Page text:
The application development process has become significantly vast and complex due to a variety of features that are now required in modern applications. To cater to that, there are multiple options available in the tech industry for architecture design patterns. The three most prominent ones are Model View View-Model (MVVM), Model View Presenter (MVP), and Model View Controller (MVC). All three of them being very popular and their remarkable design patterns often spark the debate of MVC vs MVP vs MVVM.
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This article will provide you with a complete outline for MVC vs MVP vs MVVM and the top 10 differences between them that you should know. It would be an ideal opportunity for new Java developers to find out which design pattern they should go with if they are planning to start developing applications professionally.
Before diving into their differences, let’s have a brief introduction to MVC, MVP, and MVVM architectures. Learning about the fundamentals is helpful, especially for new developers who do not know much about them.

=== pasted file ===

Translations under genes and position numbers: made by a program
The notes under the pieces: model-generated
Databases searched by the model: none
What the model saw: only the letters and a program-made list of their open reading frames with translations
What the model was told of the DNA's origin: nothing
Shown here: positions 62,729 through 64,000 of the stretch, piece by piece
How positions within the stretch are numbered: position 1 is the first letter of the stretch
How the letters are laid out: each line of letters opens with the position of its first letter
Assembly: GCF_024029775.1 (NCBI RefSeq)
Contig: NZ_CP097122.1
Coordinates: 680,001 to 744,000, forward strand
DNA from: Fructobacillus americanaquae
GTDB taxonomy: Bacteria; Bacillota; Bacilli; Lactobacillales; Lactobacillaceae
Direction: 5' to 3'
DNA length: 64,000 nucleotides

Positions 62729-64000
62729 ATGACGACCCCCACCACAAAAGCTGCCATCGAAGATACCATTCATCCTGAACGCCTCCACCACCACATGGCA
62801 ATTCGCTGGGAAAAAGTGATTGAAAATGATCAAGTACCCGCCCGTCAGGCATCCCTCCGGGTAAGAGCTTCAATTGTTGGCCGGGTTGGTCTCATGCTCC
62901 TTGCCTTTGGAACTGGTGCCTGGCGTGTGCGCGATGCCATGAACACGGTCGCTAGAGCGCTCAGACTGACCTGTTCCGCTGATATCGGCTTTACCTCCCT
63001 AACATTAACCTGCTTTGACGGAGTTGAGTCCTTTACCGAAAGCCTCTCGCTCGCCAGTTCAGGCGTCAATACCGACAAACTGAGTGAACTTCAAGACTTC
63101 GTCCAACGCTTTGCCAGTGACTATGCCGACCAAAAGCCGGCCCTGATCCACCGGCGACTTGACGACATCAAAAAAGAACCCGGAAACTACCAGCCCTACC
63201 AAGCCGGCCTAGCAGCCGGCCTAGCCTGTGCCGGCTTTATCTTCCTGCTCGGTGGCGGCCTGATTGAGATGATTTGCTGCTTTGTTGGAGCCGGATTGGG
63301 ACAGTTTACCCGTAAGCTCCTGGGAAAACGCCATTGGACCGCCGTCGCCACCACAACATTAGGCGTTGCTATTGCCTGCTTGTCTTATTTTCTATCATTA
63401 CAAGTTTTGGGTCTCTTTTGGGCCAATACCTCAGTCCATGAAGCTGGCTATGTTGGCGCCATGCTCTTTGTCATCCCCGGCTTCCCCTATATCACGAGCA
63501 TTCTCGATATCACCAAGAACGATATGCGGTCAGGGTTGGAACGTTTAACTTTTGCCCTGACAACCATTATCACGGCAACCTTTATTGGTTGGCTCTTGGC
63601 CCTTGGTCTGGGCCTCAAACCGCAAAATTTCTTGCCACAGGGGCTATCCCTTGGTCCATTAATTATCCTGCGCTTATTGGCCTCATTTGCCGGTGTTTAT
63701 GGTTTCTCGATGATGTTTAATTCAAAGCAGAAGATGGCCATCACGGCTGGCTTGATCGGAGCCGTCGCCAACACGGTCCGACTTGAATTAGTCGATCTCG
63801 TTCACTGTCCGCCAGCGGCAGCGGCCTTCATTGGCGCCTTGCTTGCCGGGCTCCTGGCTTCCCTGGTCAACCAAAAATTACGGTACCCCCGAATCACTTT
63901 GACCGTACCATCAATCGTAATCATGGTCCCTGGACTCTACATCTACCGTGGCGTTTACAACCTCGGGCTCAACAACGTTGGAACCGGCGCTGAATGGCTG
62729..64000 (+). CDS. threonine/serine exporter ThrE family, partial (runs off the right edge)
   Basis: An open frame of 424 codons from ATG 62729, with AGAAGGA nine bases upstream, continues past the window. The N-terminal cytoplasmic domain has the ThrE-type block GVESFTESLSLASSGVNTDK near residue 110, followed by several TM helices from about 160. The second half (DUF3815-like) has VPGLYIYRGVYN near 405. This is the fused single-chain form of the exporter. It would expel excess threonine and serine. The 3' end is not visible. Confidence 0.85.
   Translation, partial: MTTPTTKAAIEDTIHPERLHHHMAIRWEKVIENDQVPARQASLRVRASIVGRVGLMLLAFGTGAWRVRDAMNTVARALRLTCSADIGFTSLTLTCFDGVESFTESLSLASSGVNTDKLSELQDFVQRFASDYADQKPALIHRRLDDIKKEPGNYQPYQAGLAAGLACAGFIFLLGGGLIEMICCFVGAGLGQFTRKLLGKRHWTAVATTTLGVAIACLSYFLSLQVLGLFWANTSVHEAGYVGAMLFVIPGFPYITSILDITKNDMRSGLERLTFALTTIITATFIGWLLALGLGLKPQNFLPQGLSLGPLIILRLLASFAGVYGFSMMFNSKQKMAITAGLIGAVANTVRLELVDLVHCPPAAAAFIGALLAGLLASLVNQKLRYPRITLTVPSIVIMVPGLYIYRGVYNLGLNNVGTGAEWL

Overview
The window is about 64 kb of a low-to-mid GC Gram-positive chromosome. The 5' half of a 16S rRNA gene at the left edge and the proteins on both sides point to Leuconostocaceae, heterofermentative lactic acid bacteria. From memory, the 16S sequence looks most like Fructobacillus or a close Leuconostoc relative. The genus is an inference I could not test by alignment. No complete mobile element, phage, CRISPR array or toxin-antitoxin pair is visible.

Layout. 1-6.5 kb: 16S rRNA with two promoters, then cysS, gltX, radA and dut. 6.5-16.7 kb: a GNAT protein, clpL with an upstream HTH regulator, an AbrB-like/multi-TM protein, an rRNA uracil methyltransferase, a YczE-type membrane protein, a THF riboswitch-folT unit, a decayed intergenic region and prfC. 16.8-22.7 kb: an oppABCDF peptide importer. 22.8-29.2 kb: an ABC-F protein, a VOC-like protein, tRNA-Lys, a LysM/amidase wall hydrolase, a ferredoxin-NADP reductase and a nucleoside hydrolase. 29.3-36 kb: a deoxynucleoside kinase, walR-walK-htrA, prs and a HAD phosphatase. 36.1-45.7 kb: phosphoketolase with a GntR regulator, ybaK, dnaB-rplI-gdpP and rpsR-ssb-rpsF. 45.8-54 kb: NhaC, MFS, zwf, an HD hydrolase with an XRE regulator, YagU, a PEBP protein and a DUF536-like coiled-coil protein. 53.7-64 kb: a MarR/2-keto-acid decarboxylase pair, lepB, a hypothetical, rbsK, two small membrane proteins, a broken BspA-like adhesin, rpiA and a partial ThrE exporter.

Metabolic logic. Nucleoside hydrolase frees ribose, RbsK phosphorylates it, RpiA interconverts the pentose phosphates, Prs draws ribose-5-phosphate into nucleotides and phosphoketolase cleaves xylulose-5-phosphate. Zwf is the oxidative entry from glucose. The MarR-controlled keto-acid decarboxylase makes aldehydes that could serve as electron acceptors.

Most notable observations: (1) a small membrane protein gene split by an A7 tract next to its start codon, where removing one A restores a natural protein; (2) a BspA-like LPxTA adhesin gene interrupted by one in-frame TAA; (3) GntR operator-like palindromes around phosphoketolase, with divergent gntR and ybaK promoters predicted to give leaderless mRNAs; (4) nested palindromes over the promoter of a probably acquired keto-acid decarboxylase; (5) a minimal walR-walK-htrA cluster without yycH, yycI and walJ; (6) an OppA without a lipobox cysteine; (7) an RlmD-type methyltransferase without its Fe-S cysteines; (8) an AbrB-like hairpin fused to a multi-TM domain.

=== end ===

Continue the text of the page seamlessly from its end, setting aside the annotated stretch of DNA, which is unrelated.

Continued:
These design patterns or architectures were introduced to make the application development process more manageable by separating the responsibilities of visualization (how the application will look like), processing (how it will work on different devices), and data management (how data will be processed). The primary goal is to attain more modularity, testability, flexibility and maintainability. It enables the software engineers to follow convenient practices and allows them to design cleaner and more manageable code to reduce the complexity of the application.
The center of the MVC vs MVP vs MVVM debate is the components or layers used in these architectures. The MVC is expanded as model, view, and controller, whereas MVP is used as model, view, and presenter. The MVVM is abbreviated as a model, view and view model. Few of them are common as view and model components but some are exclusive to just one design pattern, making them unique and differentiable.